With eight days to go until Election Day, a new survey indicates an extremely close race for Florida's 29 electoral votes.
According to a CNN/ORC International poll released Monday, 50% of likely voters in the Sunshine State say they are backing Republican nominee Mitt Romney, with 49% supporting President Barack Obama. The former Massachusetts governor's one point margin is well within the survey's sampling error.
"The results are unchanged from a one-point margin for Romney in mid-October, except for each candidate gaining a percentage point and the number of truly undecided voters dwindling away to almost nothing," says CNN Polling Director Keating Holland.
The survey indicates that there is a slightly larger pool of persuadable voters, often called "uncommitted voters" in this election cycle.
"Roughly five percent of Florida's likely voters say they are truly undecided or have a preference but have not completely made up their minds. Those are the voters in whose hands rests the outcome in the Sunshine State - and possibly the national outcome as well," adds Holland.
According to the poll, a large gender gap has re-opened in Florida, with 55% of men supporting Romney and 54% of women favoring Obama. Generational and income gaps appear as well, with Obama doing better among younger and lower-income voters and Romney ahead among those 50 and older and among those making more than $50,000 per year.
President George W. Bush won Florida in his 2004 re-election, but Obama narrowly captured the state in his 2008 victory over Sen. John McCain. This cycle Florida has once again been getting tons of attention during the general election, with the candidates making frequent visits to the Sunshine State. Romney held three rallies in the state on Saturday. The president was scheduled to headline a rally Monday morning in Orlando, but instead returned to Washington, D.C. to monitor federal emergency preparations for Hurricane Sandy.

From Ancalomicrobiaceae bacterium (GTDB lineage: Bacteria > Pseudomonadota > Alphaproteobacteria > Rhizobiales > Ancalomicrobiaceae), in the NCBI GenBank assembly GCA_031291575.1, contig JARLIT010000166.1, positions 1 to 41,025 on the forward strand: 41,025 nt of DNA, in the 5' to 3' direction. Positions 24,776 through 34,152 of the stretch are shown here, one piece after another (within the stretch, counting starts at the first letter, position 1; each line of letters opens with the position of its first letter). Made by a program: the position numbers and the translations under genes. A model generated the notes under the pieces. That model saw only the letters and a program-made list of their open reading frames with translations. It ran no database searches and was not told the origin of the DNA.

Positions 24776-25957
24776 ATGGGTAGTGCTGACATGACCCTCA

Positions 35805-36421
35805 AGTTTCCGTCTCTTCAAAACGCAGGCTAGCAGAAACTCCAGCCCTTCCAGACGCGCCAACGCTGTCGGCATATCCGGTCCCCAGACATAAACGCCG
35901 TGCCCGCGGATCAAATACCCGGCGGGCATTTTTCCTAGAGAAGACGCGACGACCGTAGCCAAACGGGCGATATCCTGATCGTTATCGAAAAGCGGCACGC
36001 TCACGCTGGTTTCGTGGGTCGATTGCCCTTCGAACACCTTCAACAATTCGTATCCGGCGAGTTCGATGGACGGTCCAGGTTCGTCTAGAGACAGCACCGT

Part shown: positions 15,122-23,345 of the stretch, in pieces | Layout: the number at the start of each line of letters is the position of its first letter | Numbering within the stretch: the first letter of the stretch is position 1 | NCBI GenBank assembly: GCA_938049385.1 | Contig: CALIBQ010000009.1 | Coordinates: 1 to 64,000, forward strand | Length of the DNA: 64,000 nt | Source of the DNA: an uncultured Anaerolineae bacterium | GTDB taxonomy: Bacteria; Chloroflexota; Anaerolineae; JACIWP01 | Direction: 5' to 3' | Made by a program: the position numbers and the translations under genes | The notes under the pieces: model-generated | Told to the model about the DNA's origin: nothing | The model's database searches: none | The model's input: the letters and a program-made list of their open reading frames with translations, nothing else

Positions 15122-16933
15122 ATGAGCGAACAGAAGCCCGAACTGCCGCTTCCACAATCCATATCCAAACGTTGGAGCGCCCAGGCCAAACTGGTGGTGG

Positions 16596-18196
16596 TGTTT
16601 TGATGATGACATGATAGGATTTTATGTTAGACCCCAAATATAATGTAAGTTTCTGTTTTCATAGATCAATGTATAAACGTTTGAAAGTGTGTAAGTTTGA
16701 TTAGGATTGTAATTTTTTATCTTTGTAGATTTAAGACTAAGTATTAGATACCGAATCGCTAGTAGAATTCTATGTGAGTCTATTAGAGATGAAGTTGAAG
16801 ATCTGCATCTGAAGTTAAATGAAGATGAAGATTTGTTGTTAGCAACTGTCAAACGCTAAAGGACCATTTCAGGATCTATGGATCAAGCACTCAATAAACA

The Obama and Romney campaigns are also spending big bucks on get-out-the-vote efforts and to run television commercials in the state. The two presidential campaigns, the party committees, and the super PACs and other independent groups supporting the candidates, have shelled out more than $130 million to run ads on broadcast TV in Florida since April 10, the unofficial start of the general election. That's according to data provided to its clients by Campaign Media Analysis Group (CMAG), which tracks campaign advertising.
Political junkies will recall that Ralph Nader's minor-party candidacy in 2000 is widely credited with taking enough votes from Al Gore to allow George W. Bush to eventually claim the state. Could that happen again this year?
It's tough to tell, but it is intriguing to note that when three minor party candidates are included in a separate horse race question, a 50%-49% margin for Romney becomes a 48%-48% tie, with Libertarian Gary Johnson and Green party candidate Jill Stein claiming one percent apiece and Constitution Party candidate Virgil Goode coming in with less than one-half of one percent.
"Statistically, there is no difference between 50%-to-49% and 48%-to-48%, but it does illustrate the potential effect of the minor-party candidates in this extremely close race," adds Holland, who also warns that "close elections are inherently unpredictable - and elections in which a single percentage point separates the two candidates are even tougher, if not impossible, to forecast."
The CNN poll was conducted by ORC International, from October 25-28 (entirely after the final presidential debate), with 1,010 adults, including 914 registered voters and 770 likely voters, questioned by telephone. The survey's sampling error for likely voters is plus or minus 3.5 percentage points.